Rhesus monkeys immunized with MOG34-56, a dominant T-cell epitope from myelin/oligodendrocyte glycoprotein, develop an acute neurological disease resembling acute disseminated encephalomyelitis (ADEM) in humans. The typical large demyelinated lesions and mononuclear infiltrates in the monkey brains are caused by MOG34-56T-cells. We show that MOG34-56-reactive CD4+ and CD8+ T-cells are induced in monkeys immunized with a peptide from the human CMV major capsid protein (UL86; 981-1003), that shares sequence similarity with MOG34-56. Monkeys sensitized against the viral peptide and subsequently challenged with MOG34-56display histological signs of encephalitis, but do not show overt neurological signs.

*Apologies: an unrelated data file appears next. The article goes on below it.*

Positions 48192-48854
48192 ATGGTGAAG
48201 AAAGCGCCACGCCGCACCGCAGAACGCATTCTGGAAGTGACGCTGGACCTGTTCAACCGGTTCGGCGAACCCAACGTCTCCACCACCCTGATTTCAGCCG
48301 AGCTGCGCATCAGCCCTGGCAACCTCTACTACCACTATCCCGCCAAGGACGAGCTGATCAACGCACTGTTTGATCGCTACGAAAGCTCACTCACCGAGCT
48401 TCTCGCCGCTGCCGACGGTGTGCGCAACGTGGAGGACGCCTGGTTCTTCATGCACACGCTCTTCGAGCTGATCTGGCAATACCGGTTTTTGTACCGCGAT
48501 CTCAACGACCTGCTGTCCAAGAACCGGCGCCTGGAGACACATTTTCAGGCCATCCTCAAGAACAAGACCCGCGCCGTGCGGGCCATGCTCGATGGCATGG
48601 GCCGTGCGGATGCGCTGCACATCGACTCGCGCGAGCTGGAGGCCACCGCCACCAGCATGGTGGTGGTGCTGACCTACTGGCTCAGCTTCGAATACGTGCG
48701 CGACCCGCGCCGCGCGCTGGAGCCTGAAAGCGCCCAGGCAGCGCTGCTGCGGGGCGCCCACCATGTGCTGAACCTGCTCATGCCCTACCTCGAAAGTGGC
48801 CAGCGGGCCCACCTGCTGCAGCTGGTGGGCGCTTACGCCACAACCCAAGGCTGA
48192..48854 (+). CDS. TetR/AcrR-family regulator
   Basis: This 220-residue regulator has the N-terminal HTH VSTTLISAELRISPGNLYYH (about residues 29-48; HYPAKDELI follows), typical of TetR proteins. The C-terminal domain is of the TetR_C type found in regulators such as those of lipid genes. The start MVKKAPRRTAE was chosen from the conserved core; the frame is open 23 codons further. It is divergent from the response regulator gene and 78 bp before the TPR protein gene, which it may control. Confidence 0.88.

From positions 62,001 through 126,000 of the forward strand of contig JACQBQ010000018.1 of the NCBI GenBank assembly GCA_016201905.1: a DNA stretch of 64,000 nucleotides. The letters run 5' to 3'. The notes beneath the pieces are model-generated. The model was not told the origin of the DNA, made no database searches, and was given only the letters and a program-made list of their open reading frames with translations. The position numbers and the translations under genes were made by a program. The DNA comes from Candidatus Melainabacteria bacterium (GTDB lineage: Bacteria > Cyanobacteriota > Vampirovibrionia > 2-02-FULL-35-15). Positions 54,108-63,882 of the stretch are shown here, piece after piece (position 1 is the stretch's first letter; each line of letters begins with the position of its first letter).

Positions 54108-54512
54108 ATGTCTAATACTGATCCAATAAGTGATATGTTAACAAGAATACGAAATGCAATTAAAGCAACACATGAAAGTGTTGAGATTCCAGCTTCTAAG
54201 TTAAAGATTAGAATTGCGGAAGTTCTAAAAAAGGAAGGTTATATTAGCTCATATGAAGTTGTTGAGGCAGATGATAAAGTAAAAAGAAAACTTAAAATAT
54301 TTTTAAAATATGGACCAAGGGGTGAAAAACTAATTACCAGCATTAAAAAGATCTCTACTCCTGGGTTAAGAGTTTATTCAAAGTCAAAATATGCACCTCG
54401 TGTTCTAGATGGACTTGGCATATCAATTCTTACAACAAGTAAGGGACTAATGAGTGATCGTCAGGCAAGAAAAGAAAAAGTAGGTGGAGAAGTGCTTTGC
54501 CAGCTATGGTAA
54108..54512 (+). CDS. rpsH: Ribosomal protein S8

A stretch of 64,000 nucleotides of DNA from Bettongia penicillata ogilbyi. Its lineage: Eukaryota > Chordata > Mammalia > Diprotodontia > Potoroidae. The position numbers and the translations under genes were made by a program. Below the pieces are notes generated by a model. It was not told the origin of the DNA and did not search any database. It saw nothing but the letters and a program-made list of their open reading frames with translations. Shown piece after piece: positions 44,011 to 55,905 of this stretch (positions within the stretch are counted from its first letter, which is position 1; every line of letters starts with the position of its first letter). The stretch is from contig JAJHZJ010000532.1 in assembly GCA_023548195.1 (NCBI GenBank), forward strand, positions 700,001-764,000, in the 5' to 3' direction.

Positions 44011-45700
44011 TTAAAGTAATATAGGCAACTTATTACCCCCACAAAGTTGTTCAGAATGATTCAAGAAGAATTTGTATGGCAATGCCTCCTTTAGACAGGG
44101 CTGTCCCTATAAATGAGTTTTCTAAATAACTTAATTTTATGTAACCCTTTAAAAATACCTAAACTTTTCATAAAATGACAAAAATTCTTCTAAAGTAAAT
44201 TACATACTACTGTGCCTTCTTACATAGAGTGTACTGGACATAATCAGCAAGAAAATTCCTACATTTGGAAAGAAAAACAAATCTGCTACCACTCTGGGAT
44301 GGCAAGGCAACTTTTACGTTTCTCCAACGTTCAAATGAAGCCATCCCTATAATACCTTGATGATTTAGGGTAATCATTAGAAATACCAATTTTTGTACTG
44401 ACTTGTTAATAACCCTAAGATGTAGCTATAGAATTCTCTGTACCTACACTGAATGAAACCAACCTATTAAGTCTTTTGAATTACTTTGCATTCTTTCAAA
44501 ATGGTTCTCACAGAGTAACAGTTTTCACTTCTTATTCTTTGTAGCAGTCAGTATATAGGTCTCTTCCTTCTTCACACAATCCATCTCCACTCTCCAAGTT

ADEM, Autoimmunity, CMV, EAE, MS, Primate
dx.doi.org/10.1016/j.jneuroim.2006.10.010, hdl.handle.net/1765/35869
Journal of Neuroimmunology
Erasmus MC: University Medical Center Rotterdam

Brok, H.P.M, Boven, L.A, van Meurs, M, Kerlero de Rosbo, N, Celebi-Paul, L, Kap, Y.S, … 't Hart, B.A. (2007). The human CMV-UL86 peptide 981-1003 shares a crossreactive T-cell epitope with the encephalitogenic MOG peptide 34-56, but lacks the capacity to induce EAE in rhesus monkeys. Journal of Neuroimmunology, 182(1-2), 135–152. doi:10.1016/j.jneuroim.2006.10.010